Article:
Comparison of 25-hydroxyvitamin D and Calcium
Levels between Polycystic Ovarian Syndrome
and Normal Women
Given the relationship of vitamin D deficiency with insulin resistance syndrome as the component of polycystic ovary syndrome (PCOS), the main aim of this study was to compare serum level of 25hydroxyvitamin D [25(OH)D] between PCOS patients and normal individuals.
Materials and Methods
A cross sectional study was conducted to compare 25(OH)D level between117 normal and 125 untreated PCOS cases at our clinic in Arash Hospital, Tehran, Iran, during 2011-2012. The obtained levels of 25(OH)D were classified as follows: lower than 25 nmol/ml as severe deficiency, between 25-49.9 nmol/ml as deficiency, 50-74.9 nmol/ml as insufficiency, and above 75 nmol/ml asnormal. In addition, endocrine and metabolic variables were evaluated.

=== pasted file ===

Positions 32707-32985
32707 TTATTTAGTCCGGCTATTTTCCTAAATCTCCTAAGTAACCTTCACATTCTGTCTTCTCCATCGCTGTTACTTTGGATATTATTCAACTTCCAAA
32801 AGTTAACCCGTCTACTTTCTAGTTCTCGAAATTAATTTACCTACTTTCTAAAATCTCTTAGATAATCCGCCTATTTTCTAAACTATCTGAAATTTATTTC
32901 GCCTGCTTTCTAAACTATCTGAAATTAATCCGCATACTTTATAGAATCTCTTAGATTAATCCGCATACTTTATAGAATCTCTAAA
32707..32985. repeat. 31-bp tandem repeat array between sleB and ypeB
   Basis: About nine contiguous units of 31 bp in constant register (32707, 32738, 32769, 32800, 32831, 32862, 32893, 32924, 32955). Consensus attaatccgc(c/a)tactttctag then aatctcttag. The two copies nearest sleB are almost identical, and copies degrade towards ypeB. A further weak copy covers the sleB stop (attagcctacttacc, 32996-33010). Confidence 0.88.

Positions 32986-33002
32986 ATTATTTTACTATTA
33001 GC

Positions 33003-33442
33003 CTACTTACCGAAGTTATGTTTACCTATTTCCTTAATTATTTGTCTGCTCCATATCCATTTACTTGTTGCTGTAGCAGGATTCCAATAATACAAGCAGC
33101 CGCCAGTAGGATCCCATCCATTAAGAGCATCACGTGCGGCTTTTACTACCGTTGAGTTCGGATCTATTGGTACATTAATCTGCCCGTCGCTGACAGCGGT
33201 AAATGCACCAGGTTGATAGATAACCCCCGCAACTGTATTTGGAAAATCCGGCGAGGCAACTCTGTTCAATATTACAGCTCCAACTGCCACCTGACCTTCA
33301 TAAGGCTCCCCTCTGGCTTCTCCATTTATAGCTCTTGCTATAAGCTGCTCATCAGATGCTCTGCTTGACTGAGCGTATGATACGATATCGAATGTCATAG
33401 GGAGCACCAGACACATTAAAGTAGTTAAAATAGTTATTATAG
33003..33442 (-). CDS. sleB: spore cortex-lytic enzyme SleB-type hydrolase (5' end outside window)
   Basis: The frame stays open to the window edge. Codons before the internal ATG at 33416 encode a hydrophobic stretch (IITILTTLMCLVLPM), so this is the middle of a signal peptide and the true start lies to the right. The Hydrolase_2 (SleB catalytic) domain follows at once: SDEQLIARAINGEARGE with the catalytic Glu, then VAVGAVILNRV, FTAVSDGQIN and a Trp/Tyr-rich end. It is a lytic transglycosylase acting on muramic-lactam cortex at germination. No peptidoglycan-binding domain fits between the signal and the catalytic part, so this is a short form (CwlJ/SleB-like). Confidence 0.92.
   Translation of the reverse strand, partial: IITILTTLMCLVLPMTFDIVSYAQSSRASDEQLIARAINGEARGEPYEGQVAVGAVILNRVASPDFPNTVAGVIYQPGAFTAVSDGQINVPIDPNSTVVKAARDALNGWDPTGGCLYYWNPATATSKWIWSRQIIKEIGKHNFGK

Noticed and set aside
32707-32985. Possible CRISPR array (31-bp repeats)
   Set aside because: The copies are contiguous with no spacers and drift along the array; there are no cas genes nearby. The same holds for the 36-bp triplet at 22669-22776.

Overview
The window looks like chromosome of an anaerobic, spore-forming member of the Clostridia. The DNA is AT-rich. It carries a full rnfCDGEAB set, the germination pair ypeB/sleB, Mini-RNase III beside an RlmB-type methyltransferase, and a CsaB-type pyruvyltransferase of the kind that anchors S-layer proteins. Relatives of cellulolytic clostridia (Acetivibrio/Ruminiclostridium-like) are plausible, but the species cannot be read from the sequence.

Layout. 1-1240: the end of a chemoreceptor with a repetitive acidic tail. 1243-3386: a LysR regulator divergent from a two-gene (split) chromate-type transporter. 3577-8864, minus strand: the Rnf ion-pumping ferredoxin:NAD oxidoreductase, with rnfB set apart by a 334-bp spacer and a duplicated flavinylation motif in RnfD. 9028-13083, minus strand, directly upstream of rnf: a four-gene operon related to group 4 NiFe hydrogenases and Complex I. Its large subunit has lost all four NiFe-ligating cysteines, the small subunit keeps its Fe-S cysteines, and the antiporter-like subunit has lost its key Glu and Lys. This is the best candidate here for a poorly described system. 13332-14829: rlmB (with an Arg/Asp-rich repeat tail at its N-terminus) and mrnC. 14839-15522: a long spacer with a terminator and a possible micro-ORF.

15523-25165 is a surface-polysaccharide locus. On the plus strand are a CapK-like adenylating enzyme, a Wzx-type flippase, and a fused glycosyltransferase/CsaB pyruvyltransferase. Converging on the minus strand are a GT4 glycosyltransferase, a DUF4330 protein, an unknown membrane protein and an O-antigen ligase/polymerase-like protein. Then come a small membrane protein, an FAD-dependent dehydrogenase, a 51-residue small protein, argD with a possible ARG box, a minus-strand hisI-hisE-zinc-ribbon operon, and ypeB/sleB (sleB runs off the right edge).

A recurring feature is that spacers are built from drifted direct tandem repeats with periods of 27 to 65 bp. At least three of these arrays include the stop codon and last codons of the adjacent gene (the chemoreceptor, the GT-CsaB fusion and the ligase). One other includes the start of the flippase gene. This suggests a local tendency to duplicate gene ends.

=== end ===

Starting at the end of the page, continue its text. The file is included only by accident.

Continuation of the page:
Among PCOS patients, our findings shows 3(2.4%) normal, 7(5.6%) with insufficiency, 33(26.4%) with deficiency and 82(65.6%) with severe deficiency, whereas in normal participants, 5(4.3%) normal, 4(3.4%) with insufficiency, 28(23.9%) with deficiency and 80(68.4%) with severe deficiency. Comparison of 25(OH)D level between two main groups showed no significant differences (p= 0.65). Also, the calcium and 25(OH)D levels had no significant differences in patients with overweight (p=0.22) and insulin resistance (p=0.64). But we also found a relationship between 25(OH)D level and metabolic syndrome (p=0.01). Furthermore, there was a correlation between 25(OH)D and body mass index (BMI) in control group (p=0.01), while the C-reactive protein (CRP) level was predominantly higher in PCOS group (p<0.001).
Although the difference of 25(OH)D level between PCOS and healthy women is not significant, the high prevalence of 25(OH)D deficiency is a real alarm for public health care system and may influence our results.